The Rapidian Home

Tanglefoot artists share studios with community at 21st annual art sale

This weekend, six local artists invited the public into their studios. Visitors turned out in record numbers, and red dots and lines to make purchases were evidence of community support of artmaking happening at Tanglefoot Studios.
Underwriting support from:

Artists at Tanglefoot

Carlos Aceves

Tommy Allen

Jeff Condon

Elaine Dalcher

Alynn Guerra

Nikki Wall




Art lovers were lined up to purchase work on Friday night

Art lovers were lined up to purchase work on Friday night /Holly Bechiri

Tommy Allen provided a heartfelt welcome to the Rapidian art beat with a sign in the stairwell

Tommy Allen provided a heartfelt welcome to the Rapidian art beat with a sign in the stairwell /Holly Bechiri

directions for parking for the event greeted visitors

directions for parking for the event greeted visitors /Elizabeth Drouillard

"People were standing in line for art!"

I heard this sentence repeatedly from my new companions at the 21st Annual Tanglefoot Open Studio Sale. Last Friday night I met up with a group of Rapidian readers and reporters to take in the art and discuss it afterwards at the Art Beat's monthly event.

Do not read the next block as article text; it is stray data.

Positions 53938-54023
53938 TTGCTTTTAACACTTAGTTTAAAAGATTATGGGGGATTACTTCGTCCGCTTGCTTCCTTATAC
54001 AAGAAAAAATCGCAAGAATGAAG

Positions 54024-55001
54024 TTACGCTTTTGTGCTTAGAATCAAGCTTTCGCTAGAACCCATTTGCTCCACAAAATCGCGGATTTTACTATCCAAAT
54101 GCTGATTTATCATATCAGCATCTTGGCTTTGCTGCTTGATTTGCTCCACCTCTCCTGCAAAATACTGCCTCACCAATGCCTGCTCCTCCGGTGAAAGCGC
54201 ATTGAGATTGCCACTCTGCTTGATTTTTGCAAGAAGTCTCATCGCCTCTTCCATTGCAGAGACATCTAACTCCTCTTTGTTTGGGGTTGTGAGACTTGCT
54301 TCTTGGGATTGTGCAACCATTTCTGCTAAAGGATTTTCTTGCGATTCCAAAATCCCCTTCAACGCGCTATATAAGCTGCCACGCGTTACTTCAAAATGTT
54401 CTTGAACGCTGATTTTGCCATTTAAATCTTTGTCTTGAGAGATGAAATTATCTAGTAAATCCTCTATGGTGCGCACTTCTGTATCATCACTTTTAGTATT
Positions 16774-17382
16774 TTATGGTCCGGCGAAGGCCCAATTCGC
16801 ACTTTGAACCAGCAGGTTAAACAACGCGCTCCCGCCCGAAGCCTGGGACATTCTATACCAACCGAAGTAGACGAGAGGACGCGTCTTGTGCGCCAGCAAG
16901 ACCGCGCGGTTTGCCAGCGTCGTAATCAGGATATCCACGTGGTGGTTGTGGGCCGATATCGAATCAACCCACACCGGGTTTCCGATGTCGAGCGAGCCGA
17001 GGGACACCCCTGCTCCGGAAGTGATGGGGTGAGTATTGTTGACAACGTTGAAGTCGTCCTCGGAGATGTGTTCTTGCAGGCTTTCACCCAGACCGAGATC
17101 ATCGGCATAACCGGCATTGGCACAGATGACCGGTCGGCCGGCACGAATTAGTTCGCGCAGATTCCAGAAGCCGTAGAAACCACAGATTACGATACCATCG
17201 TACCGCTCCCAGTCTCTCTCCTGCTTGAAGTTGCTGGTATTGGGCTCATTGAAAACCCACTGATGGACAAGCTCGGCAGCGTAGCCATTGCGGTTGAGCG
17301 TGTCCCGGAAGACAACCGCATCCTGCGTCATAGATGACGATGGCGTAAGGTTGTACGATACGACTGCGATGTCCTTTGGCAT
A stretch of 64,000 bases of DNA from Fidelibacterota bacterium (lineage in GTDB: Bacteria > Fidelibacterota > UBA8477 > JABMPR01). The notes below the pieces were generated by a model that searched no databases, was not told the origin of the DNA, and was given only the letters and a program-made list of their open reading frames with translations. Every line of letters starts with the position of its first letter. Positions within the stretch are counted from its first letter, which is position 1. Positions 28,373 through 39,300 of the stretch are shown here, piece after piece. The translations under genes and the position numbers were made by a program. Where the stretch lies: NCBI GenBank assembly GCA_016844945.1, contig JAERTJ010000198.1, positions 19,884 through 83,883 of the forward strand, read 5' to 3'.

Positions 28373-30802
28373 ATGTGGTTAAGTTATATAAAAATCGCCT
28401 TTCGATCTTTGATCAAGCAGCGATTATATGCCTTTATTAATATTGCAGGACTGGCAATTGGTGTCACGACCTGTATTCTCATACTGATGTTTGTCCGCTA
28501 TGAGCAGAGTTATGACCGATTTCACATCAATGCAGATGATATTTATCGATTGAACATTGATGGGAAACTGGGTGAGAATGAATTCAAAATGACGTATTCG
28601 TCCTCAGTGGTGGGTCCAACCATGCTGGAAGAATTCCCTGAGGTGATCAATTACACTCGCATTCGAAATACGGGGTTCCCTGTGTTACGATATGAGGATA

Getting a chance to peek into local artists' studios that are normally closed, talk to the artists personally, meeting fellow art lovers, and talking about the local art scene afterward was a treat.

A variety of mediums, including paintings, pastels, mixed media pieces, sculpture, block prints and altered photo art were all present. Highlights included Jeff Condon's bright landscapes, listening to Tommy Allen discuss the transitions in his photography-based art, and the Red Hydrant Studio with Alynn Guerra and Carlos Aceves.

Jeff Condon's abstract landscapes combined organic brushstrokes, basic geometric shapes and neon color to form modern views that invited a closer inspection of the details rather than forcing one to step back. There was one painting with an orange field, pink trees, and bubble clouds which really intrigued us. On paper, that could sound very child-like or twee, but in person pulled us deeper into the landscape, and made us want to explore this roaming, layered world to see what else might be inside.

After going up what seemed like many, many flights of warehouse stairs, conversing with Tommy Allen about the many changes in the art and science of photography, and how that affects his work was fascinating. In the past, he did a lot of transfer work with Polaroids. There was a wonderful large scale one of a man swimming underwater, measuring 20x24, on display. I am regularly drawn to the endless ways people can photograph underwater and was also previously unaware that Polaroids could be so big, so I found the transfer piece really engrossing. As Polaroid stopped production and various replica technologies have become more expensive, Tommy has started exploring other types of photo transfer work, even going back to older technologies like Xeroxing.